Why begging Google to be more careful won't solve the "Ads on Hate Speech Video" issues

By | May 9, 2017

Perhaps you remember the waves of advertiser boycotts of YouTube for posting ads on videos with hate speech, followed by considerable online discussion on how big social media companies are evil and should be held liable somehow.

The problem here is that YouTube's hands are bound: They are a content hosting platform, and as such, following the law, there are two ways in which they can deal with offending content:

(1) proactively screen content – in this case, YouTube takes on the ownership for the content it hosts and can't claim immunity from content liability issues – which also means that everyone who uploads a video must agree to pass on ownership of their works, or
(2) react to content only when users flag it – this is the status quo, where YouTube can claim that it doesn't own the offending content and is off the hook for content liability – and everyone who uploads a video retains complete ownership of their works.

From a business perspective, obviously (2) would make the better choice – that is, unless revenues drop as a result, which just happened. But to what extent would the majority of harmless, revenue-generating videos and commercial users agree to hand over ownership rights, at least to a partial extent? Not very likely.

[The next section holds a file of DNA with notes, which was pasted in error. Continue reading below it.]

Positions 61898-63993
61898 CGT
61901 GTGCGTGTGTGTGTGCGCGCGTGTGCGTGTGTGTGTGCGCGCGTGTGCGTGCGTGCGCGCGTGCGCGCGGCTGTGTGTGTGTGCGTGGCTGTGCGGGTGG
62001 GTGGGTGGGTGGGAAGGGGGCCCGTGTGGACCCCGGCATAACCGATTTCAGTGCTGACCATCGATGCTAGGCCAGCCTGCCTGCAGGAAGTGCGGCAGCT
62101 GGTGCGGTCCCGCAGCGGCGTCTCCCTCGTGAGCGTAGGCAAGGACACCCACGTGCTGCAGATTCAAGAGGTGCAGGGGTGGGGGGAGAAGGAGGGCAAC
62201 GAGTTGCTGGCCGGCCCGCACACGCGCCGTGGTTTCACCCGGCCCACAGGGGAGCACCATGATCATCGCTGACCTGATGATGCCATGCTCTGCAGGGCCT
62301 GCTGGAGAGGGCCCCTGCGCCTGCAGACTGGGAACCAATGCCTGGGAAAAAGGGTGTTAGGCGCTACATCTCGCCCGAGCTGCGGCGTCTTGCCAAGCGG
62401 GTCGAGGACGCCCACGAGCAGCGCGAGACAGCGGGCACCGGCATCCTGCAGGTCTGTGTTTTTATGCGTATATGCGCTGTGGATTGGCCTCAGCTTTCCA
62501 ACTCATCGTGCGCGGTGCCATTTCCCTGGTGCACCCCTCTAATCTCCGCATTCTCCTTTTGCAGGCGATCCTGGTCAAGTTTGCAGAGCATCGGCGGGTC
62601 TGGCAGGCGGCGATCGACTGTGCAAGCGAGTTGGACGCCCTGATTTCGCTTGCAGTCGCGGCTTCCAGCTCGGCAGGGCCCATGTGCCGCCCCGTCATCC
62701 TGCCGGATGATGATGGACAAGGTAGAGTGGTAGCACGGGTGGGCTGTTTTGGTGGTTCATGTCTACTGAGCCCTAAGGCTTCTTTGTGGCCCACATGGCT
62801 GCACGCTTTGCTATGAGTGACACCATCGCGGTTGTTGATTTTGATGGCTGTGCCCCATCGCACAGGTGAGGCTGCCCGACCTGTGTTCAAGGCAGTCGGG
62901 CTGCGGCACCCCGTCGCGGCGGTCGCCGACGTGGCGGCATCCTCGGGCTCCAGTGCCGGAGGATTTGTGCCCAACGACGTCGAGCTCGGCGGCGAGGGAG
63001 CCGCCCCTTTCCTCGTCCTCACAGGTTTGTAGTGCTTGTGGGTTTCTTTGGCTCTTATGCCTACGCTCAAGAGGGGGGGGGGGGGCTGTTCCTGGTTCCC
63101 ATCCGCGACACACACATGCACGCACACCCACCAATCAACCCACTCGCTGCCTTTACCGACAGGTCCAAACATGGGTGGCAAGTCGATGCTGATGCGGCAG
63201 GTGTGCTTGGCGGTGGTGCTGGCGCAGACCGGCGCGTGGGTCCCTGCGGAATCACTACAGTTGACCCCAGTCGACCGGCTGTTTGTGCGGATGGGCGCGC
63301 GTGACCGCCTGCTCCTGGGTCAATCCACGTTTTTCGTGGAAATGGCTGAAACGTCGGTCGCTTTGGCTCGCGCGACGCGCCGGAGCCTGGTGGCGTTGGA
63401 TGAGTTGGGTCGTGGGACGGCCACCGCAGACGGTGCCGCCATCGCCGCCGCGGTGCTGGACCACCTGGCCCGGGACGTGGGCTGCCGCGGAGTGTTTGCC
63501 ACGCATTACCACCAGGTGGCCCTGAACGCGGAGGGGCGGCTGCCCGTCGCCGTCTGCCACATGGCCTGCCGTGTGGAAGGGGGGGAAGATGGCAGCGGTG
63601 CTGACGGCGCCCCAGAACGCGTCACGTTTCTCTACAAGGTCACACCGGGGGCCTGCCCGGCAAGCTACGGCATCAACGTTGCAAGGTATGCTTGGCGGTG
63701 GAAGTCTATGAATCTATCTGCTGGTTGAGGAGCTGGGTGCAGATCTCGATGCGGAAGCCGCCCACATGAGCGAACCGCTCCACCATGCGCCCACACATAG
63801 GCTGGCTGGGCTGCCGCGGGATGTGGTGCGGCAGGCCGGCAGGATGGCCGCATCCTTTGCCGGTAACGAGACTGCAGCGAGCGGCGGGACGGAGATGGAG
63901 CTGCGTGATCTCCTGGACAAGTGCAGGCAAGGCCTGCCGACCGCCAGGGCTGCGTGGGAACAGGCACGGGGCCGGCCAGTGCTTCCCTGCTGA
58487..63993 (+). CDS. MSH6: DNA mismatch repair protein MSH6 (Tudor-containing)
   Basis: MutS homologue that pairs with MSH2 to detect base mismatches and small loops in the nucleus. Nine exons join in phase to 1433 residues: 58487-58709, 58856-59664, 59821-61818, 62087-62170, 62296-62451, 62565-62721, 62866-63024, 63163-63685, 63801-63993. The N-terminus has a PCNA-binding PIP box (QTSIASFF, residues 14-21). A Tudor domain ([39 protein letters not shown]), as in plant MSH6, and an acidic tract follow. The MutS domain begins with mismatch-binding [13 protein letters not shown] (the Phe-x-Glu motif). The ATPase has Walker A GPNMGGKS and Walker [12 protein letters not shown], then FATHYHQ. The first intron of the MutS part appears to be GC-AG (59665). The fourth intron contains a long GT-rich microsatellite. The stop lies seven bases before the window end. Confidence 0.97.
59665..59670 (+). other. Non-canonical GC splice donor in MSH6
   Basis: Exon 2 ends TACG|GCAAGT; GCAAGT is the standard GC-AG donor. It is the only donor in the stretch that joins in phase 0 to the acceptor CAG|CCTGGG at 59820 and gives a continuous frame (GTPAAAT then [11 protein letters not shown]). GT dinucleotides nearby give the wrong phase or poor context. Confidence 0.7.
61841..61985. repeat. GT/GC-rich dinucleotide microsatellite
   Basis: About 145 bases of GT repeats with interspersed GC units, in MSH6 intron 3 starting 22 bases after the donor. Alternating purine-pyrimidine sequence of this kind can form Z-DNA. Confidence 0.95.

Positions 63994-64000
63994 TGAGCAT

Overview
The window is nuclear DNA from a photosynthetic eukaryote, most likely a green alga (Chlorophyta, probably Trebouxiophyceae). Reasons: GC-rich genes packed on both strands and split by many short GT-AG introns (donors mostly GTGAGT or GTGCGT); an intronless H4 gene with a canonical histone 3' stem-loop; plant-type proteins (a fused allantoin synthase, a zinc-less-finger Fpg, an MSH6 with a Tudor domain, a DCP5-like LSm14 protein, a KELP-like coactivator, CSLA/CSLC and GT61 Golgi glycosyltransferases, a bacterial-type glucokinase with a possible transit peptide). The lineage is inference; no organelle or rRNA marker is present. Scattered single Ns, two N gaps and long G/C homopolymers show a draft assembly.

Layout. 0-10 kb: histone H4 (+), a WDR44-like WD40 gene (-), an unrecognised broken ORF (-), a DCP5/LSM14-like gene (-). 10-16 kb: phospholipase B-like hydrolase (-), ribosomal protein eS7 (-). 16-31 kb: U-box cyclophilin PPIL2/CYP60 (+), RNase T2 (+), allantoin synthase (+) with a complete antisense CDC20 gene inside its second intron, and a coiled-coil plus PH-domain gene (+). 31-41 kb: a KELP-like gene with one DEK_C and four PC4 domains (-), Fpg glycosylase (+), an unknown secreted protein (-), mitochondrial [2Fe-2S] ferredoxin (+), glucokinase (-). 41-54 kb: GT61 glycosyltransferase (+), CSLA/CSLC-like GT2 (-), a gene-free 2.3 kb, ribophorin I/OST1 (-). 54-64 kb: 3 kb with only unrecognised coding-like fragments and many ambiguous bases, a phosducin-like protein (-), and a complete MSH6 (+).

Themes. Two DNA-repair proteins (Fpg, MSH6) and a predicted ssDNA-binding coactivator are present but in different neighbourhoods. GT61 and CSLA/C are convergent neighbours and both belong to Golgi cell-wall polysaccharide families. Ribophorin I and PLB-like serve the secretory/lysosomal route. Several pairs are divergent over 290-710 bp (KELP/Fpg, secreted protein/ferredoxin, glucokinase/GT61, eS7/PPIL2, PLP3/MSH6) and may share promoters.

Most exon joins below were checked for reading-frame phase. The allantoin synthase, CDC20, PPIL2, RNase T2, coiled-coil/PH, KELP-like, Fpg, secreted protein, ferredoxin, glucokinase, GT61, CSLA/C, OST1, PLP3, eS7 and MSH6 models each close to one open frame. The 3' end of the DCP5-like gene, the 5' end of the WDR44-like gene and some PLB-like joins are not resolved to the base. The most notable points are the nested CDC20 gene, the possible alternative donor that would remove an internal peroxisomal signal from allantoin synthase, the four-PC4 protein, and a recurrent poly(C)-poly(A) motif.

To get out of this deadlock, we need to reassess the role and expectations on communications platforms from a legislative standpoint. Technology has moved on to the point where automatic screening is affordable and mostly accurate, but the laws were created under the assumption that screening required a manual, time-consuming and expensive process that no one could afford. Permitting automated screening under the "intermediary communications platform", of course only to the extent necessary so that we don't end up with a privatized mass surveillance system, looks like it might not be so bad of a choice after all.

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8 thoughts on “Why begging Google to be more careful won't solve the "Ads on Hate Speech Video" issues

  1. nustada

    Instead of trying to moderate it and be gatekeepers, why don't they just let advertisers pick key words or maturity rating they want to avoid?

    My guess is they have some bigots in charge who are more interested in suppressing speech they don't like, and are using extreme cases that no one agrees with as an excuse.

  2. Da Boo

    Google has acquired it's billions so it shouldn't allow any share holders to exist anymore and they should cut all ads. We the god damn people are sick and tired of the man made laws and we do not want them anymore. PEOPLE are waking up and they know that all ads are being absorbed into the subconscious and they are causing damage to our thought and belief process. If google doesn't STOP ALL ads soon then google will have no choice but to fold and WE the true creators of everything that exists will come up with a different way to be in touch with each other.


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